May 21 2014 09:51PM
In a move that caught the hockey world by storm, seemingly c oming way out of left field without any real tangible clues pointing towards it even having a possibility of actually happening Jim Benning has finally been formally announced as the successor to former General Manager Mike Gillis' now vacant throne as the guy charged with calling the shots for the Vancouver Canucks. Well, sort of.
It remains to be seen just how much say he'll have in relation to say, Trevor Linden, who was the one brought in to conduct the search for the team's next GM, amongst other things of course. Linden confirmed the long-anticipated decision during a statement in front of a whole wad of season ticket holders on Wednesday night, allowing the team and fans to begin looking towards a medley of other important moves that'll need to be made over the coming weeks and months.
Consider this your last chance to filter the phrase "Boston Model" out of your Twitter timeline.
May 21 2014 11:10AM
If you haven't read Rhys' dirty ditty exposing the Vancouver Canucks scouting office for being, among other things, complete frauds, then go ahead and do that. It was interesting to me, because having read Thinking Fast and Slow by Daniel Kahneman, the Nobel Prize-winning psychologist actually has a full two chapters dedicated to the benefits of simple statistical measures when attempting to assess performance.
The thing that Rhys' piece exposes is that for the longest time, people in the game of hockey are determined to believe that hockey is a more complex game than it actually is. Winning teams, though, score more goals than the opposition. It is impossible to determine how many goals a player prevented, so counting how many goals the player contributed to the cause is basically half of our equation. However scouts try to add to the equation usually bogs down the process.
May 20 2014 01:07PM
I was recently having a Twitter discussion with Canucks Army contributor Patrick Johnston (@risingaction) and regular reader Ryan (@Verviticus), in which we were essentially arguing which Canucks entry draft in the Ron Delorme Era was the worst (it's probably 2007, although 2002, 2000, and 2009 are all pretty miserable too).
We came to the conclusion that, man, Vancouver's drafting really has been inexcusably awful for over a decade now. Sure, there have been a handful of home runs with guys like Alex Edler, Kevin Bieksa, and Ryan Kesler, but nearly every Canucks fan can name The One That Got Away or That Guy They #ShouldOf Drafted. Still, every team in the NHL passed up Shea Weber or Patrice Bergeron or Milan Lucic, so is Ron Delorme's record as head of Canucks amateur scouting really that much worse than everyone else?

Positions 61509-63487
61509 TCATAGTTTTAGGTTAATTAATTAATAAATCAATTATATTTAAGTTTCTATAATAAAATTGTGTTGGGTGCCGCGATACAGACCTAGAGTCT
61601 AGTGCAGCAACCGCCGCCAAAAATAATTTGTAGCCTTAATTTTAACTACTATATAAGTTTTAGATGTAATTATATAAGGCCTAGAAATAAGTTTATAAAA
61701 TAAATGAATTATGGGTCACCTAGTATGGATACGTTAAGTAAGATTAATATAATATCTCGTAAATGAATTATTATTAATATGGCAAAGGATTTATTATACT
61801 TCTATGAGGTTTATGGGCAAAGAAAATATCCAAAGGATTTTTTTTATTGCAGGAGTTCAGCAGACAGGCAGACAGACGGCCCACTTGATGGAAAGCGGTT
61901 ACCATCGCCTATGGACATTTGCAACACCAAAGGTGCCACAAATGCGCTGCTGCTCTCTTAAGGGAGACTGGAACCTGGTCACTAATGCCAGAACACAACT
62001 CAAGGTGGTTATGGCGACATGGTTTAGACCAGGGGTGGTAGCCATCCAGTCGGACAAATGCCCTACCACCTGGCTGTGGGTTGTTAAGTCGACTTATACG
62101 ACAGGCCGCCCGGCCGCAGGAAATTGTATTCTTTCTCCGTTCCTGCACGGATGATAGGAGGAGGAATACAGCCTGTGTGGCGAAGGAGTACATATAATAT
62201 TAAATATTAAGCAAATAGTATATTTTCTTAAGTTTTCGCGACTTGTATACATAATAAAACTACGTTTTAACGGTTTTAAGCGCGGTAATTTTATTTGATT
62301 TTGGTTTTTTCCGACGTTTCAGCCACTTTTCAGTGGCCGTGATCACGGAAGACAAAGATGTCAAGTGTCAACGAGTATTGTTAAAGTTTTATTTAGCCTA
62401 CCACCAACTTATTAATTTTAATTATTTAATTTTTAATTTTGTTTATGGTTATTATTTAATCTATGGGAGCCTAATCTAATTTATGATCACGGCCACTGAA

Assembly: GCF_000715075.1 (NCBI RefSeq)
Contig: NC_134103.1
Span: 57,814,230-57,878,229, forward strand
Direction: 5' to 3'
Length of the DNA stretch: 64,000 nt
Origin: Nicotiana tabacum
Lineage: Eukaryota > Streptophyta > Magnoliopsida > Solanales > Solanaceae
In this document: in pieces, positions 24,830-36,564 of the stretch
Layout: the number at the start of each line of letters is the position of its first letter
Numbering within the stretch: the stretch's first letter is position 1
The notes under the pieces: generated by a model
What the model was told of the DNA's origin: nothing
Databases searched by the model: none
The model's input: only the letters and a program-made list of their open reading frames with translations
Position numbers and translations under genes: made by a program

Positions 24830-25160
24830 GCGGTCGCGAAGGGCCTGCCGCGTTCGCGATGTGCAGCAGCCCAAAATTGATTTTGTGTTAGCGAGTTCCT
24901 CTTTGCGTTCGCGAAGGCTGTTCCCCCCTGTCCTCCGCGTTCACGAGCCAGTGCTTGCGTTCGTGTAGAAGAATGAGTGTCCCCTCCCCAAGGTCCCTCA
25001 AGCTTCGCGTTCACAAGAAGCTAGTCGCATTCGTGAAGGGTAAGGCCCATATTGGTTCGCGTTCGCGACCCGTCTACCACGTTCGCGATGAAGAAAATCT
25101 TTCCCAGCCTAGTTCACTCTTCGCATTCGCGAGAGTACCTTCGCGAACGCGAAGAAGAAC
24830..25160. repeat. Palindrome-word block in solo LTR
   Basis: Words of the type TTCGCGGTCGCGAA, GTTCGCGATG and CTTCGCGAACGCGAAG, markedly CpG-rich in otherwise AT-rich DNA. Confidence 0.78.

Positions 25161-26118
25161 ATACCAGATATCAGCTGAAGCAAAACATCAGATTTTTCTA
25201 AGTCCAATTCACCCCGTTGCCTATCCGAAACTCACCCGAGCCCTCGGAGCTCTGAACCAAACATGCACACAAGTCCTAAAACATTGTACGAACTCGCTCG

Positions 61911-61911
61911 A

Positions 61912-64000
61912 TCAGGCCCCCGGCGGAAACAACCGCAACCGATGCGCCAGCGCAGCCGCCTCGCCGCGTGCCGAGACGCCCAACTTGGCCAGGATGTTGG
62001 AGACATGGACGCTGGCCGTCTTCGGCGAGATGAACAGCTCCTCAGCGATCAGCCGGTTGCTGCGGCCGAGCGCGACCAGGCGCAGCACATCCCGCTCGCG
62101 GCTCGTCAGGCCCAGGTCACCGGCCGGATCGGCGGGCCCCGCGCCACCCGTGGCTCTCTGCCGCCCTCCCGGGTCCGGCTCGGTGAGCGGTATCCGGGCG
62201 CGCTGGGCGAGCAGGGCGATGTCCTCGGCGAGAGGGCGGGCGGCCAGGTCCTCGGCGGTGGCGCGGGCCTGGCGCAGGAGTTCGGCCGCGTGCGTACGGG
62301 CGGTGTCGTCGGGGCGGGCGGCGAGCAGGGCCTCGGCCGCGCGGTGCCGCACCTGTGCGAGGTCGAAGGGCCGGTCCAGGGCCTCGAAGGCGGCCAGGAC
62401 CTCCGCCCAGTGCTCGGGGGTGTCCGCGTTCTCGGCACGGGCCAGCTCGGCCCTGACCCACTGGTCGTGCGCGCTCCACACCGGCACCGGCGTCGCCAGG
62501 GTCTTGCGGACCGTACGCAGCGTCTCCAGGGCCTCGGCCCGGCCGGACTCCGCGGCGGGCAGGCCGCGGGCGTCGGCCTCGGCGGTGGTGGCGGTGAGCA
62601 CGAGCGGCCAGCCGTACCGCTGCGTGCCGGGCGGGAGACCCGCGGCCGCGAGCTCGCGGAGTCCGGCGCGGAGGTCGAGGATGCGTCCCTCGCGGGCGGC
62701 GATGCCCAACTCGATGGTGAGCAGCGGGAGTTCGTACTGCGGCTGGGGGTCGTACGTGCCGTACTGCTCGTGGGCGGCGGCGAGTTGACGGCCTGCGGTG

To find out, I decided to design an extremely basic you-don't-have-to-even-think method of drafting and compared it to Vancouver's draft record under Delorme. I've put a summer intern with nothing but a book of CHL stats and no access to any non-Canadian junior league up against an entire team of world-travelling, game-watching professional amateur scouts. If the Canucks' brass can't clear this woefully low hurdle, then holy hell they are awful.
Spoiler: it's even worse than you think.
May 20 2014 12:19PM
According to a report - which by now can hardly be classified as that considering the slam dunk nature of it - Canucks fans can expect some tangible news of a high magnitude to be formally announced any day now.
The team coming to terms on an entry-level contract with Anton Cederholm, a defenseman they selected with a 5th round pick last summer, is something akin to the waiter bringing over some bread as a prelude to the massive entree you've ordered in your hungered state. It's been so long since you've eaten, that it'll have to do for now to help pass the time.
Just make sure that you don't make the mistake of filling up on said bread..
May 19 2014 03:10PM
There are a lot of people completely writing off the Montreal Canadiens with new news emerging that Carey Price has fallen victim to a mysterious disease and will miss the remainder of the Eastern Conference Finals.
I don't necessarily blame those people, but I caution those who are halfway to determining Carey Price is now the elitest of elite netminders in today's National Hockey League. His career save percentage is .917, and before this season, there was the general question as to whether or not Canada even had a goaltender capable of beating the world at the Winter Olympics.
This brings me to Peter Budaj.